‘Genetic modification’: two confusing and controversial words. Should we be concerned about eating GM foods? Dietitian Lisa Yates investigates.
Imagine you’re a tomato farmer, shopping for seeds. Would you choose?seeds that?grow into plants bearing?fragile, easily-bruised tomatoes, or?seeds for hardier plants, which?produce fruit that are easier to?harvest and transport? Most of us would choose the latter.
Breeding plants or animals with desirable characteristics is a technique farmers have used for generations. Over time, this process modifies the genetic code of the plant or animal,?producing foods such as leaner meats and thicker-skinned tomatoes. So we could say that ‘genetic modification’ (GM) has been a part of farming for centuries.?
GM technologies of today
Today’s techniques for GM generally occur in the lab, rather than solely on the farm, which means that scientists can alter the specific genes of plants or animals, instead of using the trial-and-error process of selective breeding.
Animals and plants that have had their genetic structure altered in some way are called genetically modified organisms (GMOs). Foods derived from GMOs are known as GM foods.
Additionally, some foods containing GM ingredients, food additives or processing aids may also be called GM foods.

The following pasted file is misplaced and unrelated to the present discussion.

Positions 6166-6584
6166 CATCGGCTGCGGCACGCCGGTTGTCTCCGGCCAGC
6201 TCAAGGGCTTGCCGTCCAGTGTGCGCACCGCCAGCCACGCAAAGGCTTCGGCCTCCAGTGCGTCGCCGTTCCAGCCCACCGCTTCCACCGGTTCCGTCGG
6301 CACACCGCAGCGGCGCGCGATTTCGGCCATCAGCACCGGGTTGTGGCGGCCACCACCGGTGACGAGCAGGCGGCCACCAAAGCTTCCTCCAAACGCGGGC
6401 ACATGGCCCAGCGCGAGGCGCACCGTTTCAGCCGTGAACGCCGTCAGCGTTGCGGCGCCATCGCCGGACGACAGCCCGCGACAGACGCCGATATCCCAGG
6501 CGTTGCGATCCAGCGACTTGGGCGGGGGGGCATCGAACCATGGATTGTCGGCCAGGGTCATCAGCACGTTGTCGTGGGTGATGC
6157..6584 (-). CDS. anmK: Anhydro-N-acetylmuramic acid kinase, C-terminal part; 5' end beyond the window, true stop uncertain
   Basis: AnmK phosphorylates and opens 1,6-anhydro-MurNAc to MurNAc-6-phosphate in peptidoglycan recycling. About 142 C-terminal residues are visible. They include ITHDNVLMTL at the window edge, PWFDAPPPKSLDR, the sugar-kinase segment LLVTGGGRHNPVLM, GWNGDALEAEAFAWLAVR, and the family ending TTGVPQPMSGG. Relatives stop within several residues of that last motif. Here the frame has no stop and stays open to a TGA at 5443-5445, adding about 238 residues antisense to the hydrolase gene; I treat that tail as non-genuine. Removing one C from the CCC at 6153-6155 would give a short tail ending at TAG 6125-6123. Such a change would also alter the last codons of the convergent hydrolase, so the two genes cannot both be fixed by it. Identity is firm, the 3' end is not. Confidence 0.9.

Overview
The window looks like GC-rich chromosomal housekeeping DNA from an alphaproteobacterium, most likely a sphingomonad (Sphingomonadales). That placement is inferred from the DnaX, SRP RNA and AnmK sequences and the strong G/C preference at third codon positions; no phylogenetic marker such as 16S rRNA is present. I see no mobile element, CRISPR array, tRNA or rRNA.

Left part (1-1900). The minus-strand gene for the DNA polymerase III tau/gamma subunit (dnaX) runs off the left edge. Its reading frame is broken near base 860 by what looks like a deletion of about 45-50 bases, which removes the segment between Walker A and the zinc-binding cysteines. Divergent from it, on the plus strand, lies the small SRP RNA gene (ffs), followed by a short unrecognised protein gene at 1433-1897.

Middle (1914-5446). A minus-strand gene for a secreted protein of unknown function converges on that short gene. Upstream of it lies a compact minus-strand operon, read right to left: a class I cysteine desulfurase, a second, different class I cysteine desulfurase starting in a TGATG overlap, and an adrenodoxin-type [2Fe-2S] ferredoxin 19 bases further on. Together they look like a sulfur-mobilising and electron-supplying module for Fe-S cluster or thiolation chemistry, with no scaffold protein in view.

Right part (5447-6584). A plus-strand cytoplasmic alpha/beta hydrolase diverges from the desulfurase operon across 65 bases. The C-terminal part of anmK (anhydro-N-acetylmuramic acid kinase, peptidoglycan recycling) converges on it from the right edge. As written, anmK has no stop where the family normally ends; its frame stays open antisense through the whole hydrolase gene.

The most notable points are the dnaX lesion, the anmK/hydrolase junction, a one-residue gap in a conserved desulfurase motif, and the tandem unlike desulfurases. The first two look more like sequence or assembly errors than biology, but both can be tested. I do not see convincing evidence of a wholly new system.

What are the benefits?
GM technology may provide solutions to some of our health and food supply problems:
‘Super’ foods – foods can be developed with enhanced vitamin, mineral and antioxidant levels or reduced saturated fats or allergens. For instance, GM ‘Golden rice’ has been developed with a higher beta-carotene content to help prevent blindness in developing countries (although it’s yet to go into commercial production). Currently, the only approved GM food in Australia with a modified nutrient is GM soybeans, with higher levels of oleic acid, a healthy monounsaturated fat.
Coping with climate change – if the environment continues to change, plants could be made resistant to pests, diseases, temperature changes and drought conditions.